, 870 (1997) (explaining that the internet allows “any person with a
    phone line [to] become a town crier with a voice that resonates farther than it
    could from any soapbox” and that “our cases provide no basis for qualifying the
    level of First Amendment scrutiny that should be applied to this medium”). In
    spite of these protections, however, a state may permissibly infringe upon this
    right when its interest is important enough and the law is appropriately tailored to
    meet the stated interest. See Am. Constitutional Law Found., Inc. v. Meyer, 
    120 F.3d 1092
    , 1102 (10th Cir. 1997).
          According to Mr. Doe, we should view Utah’s statute as a content-based
    restriction, subject to the strictest of scrutiny, because it has the effect of taking
    “away [Mr.] Doe’s right to choose whether to speak anonymously or under a
    pseudonym.” (Appellant’s Br. at 10.) We are not persuaded. “The principal
    inquiry in determining content neutrality is whether the government has adopted a
    regulation of speech because of disagreement with the message it conveys.” Am.
    Target Adver., Inc. v. Giani, 
    199 F.3d 1241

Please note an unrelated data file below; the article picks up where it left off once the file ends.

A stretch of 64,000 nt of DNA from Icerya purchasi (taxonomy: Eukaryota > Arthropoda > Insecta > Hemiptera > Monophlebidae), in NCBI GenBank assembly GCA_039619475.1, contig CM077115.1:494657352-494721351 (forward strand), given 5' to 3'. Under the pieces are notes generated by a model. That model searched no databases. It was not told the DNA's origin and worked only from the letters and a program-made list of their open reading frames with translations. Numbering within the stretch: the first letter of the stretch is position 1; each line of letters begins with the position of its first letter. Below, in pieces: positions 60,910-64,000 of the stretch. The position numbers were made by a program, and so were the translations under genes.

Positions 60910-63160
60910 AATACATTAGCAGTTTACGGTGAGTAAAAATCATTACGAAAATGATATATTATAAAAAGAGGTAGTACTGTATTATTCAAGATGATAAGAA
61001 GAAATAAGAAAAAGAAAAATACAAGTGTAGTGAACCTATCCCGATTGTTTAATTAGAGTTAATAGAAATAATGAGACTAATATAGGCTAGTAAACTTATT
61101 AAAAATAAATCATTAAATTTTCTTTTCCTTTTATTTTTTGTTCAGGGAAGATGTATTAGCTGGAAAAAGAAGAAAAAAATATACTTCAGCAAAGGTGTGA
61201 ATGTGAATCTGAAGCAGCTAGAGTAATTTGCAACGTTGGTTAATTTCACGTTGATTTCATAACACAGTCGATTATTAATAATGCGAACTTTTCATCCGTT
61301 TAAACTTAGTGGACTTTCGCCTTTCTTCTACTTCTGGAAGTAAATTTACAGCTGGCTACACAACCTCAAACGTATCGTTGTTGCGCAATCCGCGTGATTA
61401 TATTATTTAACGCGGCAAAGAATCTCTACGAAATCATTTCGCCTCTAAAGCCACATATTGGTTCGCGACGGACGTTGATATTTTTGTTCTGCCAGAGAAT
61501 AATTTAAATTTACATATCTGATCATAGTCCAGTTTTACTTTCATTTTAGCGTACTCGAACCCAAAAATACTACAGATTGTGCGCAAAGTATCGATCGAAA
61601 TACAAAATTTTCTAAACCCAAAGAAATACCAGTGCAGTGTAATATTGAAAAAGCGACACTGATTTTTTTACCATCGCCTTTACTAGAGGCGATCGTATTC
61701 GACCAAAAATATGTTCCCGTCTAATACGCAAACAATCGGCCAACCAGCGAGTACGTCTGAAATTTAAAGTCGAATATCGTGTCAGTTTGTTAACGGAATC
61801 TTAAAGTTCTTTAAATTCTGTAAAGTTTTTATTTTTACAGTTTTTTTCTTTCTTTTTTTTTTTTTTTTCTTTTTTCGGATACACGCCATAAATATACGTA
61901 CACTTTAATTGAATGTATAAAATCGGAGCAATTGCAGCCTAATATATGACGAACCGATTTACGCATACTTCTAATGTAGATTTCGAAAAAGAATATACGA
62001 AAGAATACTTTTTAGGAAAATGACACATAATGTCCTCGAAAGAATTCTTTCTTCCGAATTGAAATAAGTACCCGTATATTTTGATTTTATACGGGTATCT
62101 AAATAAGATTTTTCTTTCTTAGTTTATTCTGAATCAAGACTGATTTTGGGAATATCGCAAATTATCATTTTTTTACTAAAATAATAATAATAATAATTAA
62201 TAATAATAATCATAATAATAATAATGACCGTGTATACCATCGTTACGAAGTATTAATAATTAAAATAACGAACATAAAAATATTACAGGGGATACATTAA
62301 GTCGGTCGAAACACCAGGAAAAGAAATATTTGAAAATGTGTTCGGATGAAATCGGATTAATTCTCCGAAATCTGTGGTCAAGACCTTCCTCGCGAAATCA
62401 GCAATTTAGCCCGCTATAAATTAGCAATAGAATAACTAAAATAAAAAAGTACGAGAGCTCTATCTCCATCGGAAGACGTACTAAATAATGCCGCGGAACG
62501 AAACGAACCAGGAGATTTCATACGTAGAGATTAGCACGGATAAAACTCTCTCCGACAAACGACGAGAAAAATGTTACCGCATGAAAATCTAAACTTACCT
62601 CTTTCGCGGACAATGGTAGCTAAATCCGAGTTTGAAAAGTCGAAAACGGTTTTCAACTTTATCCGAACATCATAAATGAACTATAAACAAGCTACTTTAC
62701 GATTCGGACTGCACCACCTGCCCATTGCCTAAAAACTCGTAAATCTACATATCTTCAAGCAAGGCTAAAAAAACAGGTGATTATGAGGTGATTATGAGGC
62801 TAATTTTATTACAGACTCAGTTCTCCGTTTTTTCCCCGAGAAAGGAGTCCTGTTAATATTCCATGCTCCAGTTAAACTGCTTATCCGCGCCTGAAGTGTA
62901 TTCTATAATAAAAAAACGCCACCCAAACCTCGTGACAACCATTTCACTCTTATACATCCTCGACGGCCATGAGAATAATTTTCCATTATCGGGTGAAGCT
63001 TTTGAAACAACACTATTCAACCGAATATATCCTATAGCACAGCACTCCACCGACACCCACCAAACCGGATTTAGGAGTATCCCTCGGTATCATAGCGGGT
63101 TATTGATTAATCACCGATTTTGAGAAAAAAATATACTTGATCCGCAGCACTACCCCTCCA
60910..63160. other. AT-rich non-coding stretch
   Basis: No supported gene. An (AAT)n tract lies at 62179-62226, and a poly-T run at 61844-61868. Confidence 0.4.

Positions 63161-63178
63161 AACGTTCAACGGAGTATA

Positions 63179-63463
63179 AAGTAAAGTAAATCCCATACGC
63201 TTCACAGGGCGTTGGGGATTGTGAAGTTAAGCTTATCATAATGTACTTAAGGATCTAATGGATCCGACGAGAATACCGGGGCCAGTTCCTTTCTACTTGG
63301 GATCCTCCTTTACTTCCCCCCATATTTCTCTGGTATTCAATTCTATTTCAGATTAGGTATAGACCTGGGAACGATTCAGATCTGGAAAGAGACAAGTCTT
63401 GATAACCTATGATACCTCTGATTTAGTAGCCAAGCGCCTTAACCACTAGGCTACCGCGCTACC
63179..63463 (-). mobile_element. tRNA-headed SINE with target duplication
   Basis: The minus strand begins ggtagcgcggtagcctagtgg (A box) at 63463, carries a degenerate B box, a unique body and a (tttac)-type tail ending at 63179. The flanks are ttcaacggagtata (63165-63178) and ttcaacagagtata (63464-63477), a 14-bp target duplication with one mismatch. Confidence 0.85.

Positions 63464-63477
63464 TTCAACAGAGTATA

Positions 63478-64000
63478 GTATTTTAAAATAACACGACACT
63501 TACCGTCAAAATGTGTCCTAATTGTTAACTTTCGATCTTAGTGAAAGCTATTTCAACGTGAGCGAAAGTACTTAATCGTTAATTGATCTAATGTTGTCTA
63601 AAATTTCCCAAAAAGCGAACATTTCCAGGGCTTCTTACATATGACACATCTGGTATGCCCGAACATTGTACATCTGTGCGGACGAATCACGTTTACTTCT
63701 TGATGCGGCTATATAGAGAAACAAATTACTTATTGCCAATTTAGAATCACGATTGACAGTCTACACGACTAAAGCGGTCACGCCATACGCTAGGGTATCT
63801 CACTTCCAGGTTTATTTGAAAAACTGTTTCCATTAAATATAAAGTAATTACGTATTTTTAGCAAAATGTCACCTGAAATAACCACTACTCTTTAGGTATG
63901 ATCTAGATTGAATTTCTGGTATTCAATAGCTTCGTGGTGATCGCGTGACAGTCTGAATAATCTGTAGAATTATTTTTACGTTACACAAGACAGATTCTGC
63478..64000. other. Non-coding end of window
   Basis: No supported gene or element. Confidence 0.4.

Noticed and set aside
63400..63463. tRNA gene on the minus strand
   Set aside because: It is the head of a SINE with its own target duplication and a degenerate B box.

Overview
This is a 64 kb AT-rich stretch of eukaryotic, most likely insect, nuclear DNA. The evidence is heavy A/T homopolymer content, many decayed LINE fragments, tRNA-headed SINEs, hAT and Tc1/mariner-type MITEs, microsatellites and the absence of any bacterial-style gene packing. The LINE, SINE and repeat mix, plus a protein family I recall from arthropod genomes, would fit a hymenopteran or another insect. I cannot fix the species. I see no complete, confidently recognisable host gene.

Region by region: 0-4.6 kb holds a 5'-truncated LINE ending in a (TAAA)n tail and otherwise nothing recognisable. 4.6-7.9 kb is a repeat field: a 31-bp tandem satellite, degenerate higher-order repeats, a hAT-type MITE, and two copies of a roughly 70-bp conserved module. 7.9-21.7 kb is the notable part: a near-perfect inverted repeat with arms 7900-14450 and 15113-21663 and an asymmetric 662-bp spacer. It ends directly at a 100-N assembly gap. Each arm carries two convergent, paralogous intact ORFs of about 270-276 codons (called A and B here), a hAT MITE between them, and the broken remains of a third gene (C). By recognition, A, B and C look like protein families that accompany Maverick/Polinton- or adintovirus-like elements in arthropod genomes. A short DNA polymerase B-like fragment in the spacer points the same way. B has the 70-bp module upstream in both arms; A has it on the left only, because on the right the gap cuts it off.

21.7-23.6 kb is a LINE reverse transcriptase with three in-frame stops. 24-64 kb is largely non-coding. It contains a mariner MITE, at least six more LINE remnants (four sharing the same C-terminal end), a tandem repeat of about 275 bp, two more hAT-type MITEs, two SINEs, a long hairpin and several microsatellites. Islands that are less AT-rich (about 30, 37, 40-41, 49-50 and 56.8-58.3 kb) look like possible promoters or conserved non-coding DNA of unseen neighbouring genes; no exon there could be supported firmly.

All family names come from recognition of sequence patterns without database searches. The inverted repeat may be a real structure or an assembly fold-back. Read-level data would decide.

, 1247 (10th Cir. 2000) (internal
    quotation marks and ellipsis omitted).
                As a general rule, laws that by their terms distinguish favored
          speech from disfavored speech on the basis of ideas or views
          expressed are content based. By contrast, laws that confer benefits
          or impose burdens on speech without reference to the ideas or views
          expressed are in most instances content neutral.
    Turner Broad. Sys., Inc. v. FCC, 
    512 U.S. 622
    , 643 (1994) (citation omitted).
    Simply because an otherwise content-neutral law has “an incidental effect on
    some speakers or messages” does not change its classification so long as it
    “serves purposes unrelated to the content of expression.” Golan v. Holder, 
    609 F.3d 1076
    , 1083 (10th Cir. 2010). On its face, section 77-27-21.5 is a content-
    neutral regulation. The law says nothing about the ideas or opinions that Mr. Doe
    may or may not express, anonymously or otherwise. Neither is it aimed at